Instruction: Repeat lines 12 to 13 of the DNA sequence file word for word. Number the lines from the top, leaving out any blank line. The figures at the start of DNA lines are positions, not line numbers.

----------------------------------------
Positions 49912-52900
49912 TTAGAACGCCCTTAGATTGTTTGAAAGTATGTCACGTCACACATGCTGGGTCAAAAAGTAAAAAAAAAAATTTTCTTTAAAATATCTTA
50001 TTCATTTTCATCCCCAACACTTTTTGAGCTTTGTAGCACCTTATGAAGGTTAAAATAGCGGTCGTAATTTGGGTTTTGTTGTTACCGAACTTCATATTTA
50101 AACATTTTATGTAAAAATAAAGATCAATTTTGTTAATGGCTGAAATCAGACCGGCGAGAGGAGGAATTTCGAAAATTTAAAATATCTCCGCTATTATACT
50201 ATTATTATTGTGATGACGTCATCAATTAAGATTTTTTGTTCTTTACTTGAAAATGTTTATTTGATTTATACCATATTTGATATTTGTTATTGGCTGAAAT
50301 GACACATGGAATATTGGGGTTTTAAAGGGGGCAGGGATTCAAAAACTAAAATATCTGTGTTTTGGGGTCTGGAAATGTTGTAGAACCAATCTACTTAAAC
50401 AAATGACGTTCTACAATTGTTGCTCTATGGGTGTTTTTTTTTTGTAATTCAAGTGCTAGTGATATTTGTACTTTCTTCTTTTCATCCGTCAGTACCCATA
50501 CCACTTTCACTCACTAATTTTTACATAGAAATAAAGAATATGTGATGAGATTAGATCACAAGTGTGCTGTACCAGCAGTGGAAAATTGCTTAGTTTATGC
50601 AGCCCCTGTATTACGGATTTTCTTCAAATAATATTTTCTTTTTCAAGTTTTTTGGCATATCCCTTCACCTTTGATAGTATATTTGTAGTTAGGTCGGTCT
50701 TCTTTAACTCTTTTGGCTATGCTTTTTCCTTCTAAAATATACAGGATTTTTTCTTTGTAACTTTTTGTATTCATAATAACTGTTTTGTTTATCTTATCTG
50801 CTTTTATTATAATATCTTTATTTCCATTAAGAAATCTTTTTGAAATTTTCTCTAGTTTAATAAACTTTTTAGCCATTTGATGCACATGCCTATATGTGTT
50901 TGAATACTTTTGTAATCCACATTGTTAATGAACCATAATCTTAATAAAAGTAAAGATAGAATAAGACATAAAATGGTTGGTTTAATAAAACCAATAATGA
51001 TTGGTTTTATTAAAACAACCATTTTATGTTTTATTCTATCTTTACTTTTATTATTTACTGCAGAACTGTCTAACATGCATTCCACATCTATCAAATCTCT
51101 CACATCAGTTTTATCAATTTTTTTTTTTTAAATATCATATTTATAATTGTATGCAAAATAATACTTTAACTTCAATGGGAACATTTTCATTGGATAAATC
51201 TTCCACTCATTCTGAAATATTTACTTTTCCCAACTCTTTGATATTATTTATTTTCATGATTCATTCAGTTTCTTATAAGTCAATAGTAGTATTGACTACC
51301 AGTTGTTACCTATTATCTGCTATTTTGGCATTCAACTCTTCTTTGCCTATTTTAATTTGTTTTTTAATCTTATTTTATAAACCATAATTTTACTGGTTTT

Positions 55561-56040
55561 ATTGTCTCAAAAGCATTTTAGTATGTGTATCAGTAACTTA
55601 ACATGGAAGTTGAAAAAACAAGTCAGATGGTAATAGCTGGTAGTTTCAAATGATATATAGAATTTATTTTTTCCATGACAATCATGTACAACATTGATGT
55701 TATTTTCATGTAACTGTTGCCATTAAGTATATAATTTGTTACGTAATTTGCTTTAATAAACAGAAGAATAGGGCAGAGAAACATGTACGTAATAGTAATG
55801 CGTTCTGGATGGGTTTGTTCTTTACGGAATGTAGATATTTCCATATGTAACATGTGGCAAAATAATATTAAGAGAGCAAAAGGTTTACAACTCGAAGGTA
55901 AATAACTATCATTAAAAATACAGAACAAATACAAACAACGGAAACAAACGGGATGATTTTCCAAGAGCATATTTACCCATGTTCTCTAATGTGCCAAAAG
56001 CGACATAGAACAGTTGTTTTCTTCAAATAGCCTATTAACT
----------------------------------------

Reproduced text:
50901 TGAATACTTTTGTAATCCACATTGTTAATGAACCATAATCTTAATAAAAGTAAAGATAGAATAAGACATAAAATGGTTGGTTTAATAAAACCAATAATGA
51001 TTGGTTTTATTAAAACAACCATTTTATGTTTTATTCTATCTTTACTTTTATTATTTACTGCAGAACTGTCTAACATGCATTCCACATCTATCAAATCTCT